Navigation Bar Grades K-2 Grades 3-5 Grades 6-8 Grades 9-12 Parents and Teachers Home

How to Cite Ben's Guide

Ben Franklin (1706-1790)When you use Ben's Guide (or other parts of the World Wide Web) for your research it is important to provide citations, just as you would for books, videos, periodicals, or other materials you use. Identifying sources in this manner gives recognition and credit to the originator whose ideas or information you have used. Ever heard the saying "Give credit where credit is due"?

Ben's Guide citations should have these elements:

  • Government agency (e.g. U.S. Government Printing Office)
  • Title of the part of the Web site you used, in quotation marks (e.g. "Ben's Guide (9-12): How Laws Are Made")
  • Name of complete Web site, in italics or underlined (e.g. Ben's Guide to U.S. Government for Kids)
  • Date of publication or last revision (e.g. February 23, 2001)
  • Address for the page you used, in angle brackets (e.g. <../9-12/lawmaking/index.html>)
  • Date you accessed the page, in parentheses (e.g. August 27, 2001).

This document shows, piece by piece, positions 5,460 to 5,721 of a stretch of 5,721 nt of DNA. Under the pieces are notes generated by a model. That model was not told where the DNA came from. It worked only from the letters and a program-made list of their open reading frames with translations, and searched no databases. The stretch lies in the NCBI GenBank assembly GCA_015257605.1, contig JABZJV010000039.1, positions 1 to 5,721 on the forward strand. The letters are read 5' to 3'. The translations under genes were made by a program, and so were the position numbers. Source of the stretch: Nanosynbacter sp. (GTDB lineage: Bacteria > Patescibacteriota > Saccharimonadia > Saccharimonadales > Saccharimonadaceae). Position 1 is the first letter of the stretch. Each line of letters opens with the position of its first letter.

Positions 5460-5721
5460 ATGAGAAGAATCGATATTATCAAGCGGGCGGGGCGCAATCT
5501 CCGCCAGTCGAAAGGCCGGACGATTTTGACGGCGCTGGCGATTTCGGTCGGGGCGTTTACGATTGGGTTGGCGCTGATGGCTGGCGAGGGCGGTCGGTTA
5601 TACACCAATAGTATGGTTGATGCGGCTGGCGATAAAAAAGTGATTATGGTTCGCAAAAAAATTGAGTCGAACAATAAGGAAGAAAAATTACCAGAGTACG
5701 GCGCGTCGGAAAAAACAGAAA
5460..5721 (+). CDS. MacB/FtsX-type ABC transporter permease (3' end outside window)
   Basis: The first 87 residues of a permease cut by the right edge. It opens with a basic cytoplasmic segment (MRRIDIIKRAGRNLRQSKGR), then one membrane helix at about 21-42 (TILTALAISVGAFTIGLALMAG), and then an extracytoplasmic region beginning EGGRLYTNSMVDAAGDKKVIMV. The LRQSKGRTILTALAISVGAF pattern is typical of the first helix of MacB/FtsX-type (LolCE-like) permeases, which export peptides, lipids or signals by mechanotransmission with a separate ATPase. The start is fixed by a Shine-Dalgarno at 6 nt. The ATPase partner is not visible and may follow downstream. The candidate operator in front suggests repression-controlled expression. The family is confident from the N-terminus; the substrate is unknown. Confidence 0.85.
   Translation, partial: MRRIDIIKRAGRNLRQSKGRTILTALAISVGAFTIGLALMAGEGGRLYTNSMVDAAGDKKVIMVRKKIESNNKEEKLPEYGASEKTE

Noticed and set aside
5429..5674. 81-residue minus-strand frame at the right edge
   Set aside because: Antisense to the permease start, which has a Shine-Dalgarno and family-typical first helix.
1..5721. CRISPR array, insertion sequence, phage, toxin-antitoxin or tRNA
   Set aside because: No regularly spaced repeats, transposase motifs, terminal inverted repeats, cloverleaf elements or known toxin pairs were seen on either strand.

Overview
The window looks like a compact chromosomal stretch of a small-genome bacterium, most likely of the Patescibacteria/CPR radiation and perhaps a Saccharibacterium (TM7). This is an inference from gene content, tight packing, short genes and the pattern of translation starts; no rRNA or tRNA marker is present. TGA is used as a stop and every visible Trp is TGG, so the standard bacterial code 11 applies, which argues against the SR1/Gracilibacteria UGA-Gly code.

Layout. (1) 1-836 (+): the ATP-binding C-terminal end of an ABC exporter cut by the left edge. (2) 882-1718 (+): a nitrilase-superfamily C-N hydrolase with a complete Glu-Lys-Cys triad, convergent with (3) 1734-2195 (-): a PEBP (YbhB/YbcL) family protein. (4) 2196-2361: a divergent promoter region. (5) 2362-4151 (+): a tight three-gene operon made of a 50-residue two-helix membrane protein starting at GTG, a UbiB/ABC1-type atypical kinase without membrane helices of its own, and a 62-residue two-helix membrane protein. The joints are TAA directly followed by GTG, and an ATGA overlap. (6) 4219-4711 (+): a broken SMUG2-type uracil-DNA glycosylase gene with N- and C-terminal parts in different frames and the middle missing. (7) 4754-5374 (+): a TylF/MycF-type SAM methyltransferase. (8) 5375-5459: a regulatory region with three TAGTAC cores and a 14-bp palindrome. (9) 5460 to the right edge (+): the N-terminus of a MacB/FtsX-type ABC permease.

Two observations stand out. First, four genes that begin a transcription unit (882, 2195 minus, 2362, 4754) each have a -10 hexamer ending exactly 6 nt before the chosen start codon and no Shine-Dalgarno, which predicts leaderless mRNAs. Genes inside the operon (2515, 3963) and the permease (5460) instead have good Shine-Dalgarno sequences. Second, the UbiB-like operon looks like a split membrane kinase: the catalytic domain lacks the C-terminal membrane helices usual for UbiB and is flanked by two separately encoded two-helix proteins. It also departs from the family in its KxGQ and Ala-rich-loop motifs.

Citing Ben's Guide for a bibliography or references page:

U.S. Government Printing Office. Superintendent of Documents. "Ben's Guide
(9-12): How Laws Are Made." Ben's Guide to U.S. Government for Kids. February 23, 2001. <../9-12/lawmaking/index.html> (August 27, 2001).

Citing Ben's Guide for a footnote or endnotes page:

´┐ŻU.S. Government Printing Office, Superintendent of Documents, "Ben's Guide (9-12): How Laws Are Made," Ben's Guide to U.S. Government for Kids, February 23, 2001, <../9-12/lawmaking/index.html> (August 27, 2001).

The difference?


  • The first line is at the left margin and any other lines are indented.
  • Elements are separated by periods.
  • The first line is indented and any other lines extend to the left margin.
  • Notes are numbered and should be in superscript style.
  • Elements are separated by commas, but end with a period.

NOTE: This model is based on the Chicago Manual of Style for citing Web sources.